A tale of two charters: Scituate Charter Commission final draft completed

A tale of two charters: Scituate Charter Commission final draft completed

SCITUATE – After 10 months, the Scituate Charter Commission has completed a final draft of a proposed charter to be submitted to the Town Council for recommendations and approval before sending it to voters, a week after a home rule charter petition was verified to be placed on the November ballot.

The commission’s charter, a 55-page document outlining the town’s laws and government, was finished and submitted for the council’s approval on April 25, and made available for voter review online.

Highlights of the commission’s charter include a two-year term limits for the Town Council and School Committee, whose members may not serve more than eight years in a 12-year period. The School Committee would have staggered terms, while council elections would continue every two years.

There would be seven council seats, four that are town-wide, and three from new council districts to be drawn by the local board of canvassers. As of now, all council seats are town-wide.

“The goal is that sections of Scituate which feel that maybe they’ve been unrepresented in the past on the council, particularly in the villages of Hope and maybe Potterville, will have a designated person that is guaranteed,” Chairman Michael Marcello said.

The position of a council-appointed town manager would be created in Scituate, an important change Marcello says is long overdue.

“We’re long past the time where you could operate a town government with a part-time Town Council,” he said.

“The issues facing municipalities are getting more complicated and it’s become evident to me and the commission that it’s very difficult to expect a corporation with a $35 million budget to be operating without someone who is there on a day-to-day basis.”

Additionally, the charter proposes minimum education requirements for town department head positions, a requirement that all town jobs be posted a minimum of 10 days prior to being filled, and prohibits political stacking on boards and commissions.

The Town Council may approve the commission’s charter as is, or make amendments before approval. If approved, it will go to the General Assembly for passage. Next, the charter will go on the November ballot for voters’ approval before being enacted.

Even then, the charter will not go into effect until 2020, due to it being on the November ballot.

Marcello said he is proud of the document the commission created, but acknowledged that the timing could be confusing for voters.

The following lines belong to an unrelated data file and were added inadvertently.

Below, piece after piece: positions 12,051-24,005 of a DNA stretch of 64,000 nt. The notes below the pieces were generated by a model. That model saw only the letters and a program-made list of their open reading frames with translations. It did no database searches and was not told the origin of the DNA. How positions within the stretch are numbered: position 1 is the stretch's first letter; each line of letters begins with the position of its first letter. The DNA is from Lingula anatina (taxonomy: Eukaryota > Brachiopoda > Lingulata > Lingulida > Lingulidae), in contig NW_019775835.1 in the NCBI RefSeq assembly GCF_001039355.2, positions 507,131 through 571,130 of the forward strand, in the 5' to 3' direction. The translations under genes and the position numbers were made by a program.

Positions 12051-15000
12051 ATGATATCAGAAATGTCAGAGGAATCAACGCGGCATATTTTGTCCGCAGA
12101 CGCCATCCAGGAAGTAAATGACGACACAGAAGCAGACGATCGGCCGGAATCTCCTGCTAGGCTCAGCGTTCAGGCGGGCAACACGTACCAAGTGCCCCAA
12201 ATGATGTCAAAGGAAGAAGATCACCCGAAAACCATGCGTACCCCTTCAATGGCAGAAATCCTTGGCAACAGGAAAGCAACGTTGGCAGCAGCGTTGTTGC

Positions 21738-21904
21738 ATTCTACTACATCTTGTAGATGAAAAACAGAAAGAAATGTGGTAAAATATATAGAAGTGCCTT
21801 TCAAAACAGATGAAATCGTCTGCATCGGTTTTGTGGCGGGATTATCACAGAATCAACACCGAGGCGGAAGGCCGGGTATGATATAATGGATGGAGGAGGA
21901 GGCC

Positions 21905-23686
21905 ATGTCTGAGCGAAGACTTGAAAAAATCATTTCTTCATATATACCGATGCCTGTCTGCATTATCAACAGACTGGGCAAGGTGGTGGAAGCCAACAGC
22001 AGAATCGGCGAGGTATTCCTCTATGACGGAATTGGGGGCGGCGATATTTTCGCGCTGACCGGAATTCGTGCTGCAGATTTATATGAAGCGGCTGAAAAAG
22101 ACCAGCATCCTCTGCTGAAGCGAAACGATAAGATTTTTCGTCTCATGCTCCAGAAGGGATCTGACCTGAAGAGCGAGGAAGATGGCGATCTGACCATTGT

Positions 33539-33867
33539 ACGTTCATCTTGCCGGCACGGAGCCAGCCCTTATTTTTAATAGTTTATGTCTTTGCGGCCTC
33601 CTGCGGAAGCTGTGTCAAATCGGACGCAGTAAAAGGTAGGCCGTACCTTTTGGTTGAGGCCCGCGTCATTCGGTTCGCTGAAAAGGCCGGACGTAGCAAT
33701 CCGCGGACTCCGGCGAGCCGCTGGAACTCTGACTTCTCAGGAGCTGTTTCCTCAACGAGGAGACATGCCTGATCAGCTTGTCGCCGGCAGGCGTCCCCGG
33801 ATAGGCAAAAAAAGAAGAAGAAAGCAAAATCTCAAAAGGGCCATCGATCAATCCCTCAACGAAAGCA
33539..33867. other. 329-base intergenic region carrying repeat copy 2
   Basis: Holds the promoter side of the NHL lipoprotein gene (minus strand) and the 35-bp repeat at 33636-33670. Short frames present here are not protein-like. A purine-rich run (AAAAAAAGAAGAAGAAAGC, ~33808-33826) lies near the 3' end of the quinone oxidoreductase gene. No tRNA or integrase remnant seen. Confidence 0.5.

“The people that are going to get elected in 2018 have the right to finish their terms for two years. It’s a little confusing, but at the very same time you’re proposing and approving a charter, you‘re electing people under the old government, and they have the right to finish their term,” he said.

Marcello explained that if a proposed home rule charter commission takes a year to complete a separate home rule charter, which is also the time limit written in the home rule charter’s laws, it would be complete in 2019, waiting to be on the November 2020 ballot. Then, similar to the Charter Commission’s charter, it would need to wait two years before going into effect.

If the home rule should finish in time to get on the ballot in November 2018, both can be approved, with the home rule trumping the legislative charter.

“This can go on a double track,” Marcello said.

The difference between a legislative and home rule charter is that under a home rule, more responsibility is given to the local government from the state legislature to the community.

In a legislative charter, the town adopts specific charter ordinances that differ from state statutes or local acts of state legislature. Both need approval from the General Assembly.

Until the approval of a charter, Scituate remains the only community in Rhode Island with neither a legislative nor home rule charter. Beginning this year, the Town Council pushed for the town to create a charter.

“There was so much that was left to chance. So many unanswered question when you don’t have a charter. State statutes don’t answer every circumstance or power or issue that can come to town. This clarifies who has the power to do what, and when and how they can exercise that power,” said Marcello.

He emphasized that the commission was specifically instructed by the current Town Council to draft a legislative charter.

“I give this council of both parties credit for recognizing the need to modernize and give some structure to Scituate’s government,” he said.

Marcello said he and other members of the Charter Commission intend to run for the Home Rule Charter Commission on a June special election ballot.

Some 30 or more people have already signed up to run to be on the Home Rule Charter Commission.

Advocates behind a home rule charter petition have said they want the majority of power to stay with the town instead of the state.

Comments

Marcello's deal with the devil ( the Independent Men) has backfired in Scituate. The good people of Scituate have been to the puppet show and seen the strings of this majority council. Restore the power to the people and dump the Independent Men and Mr Marcello this election cycle.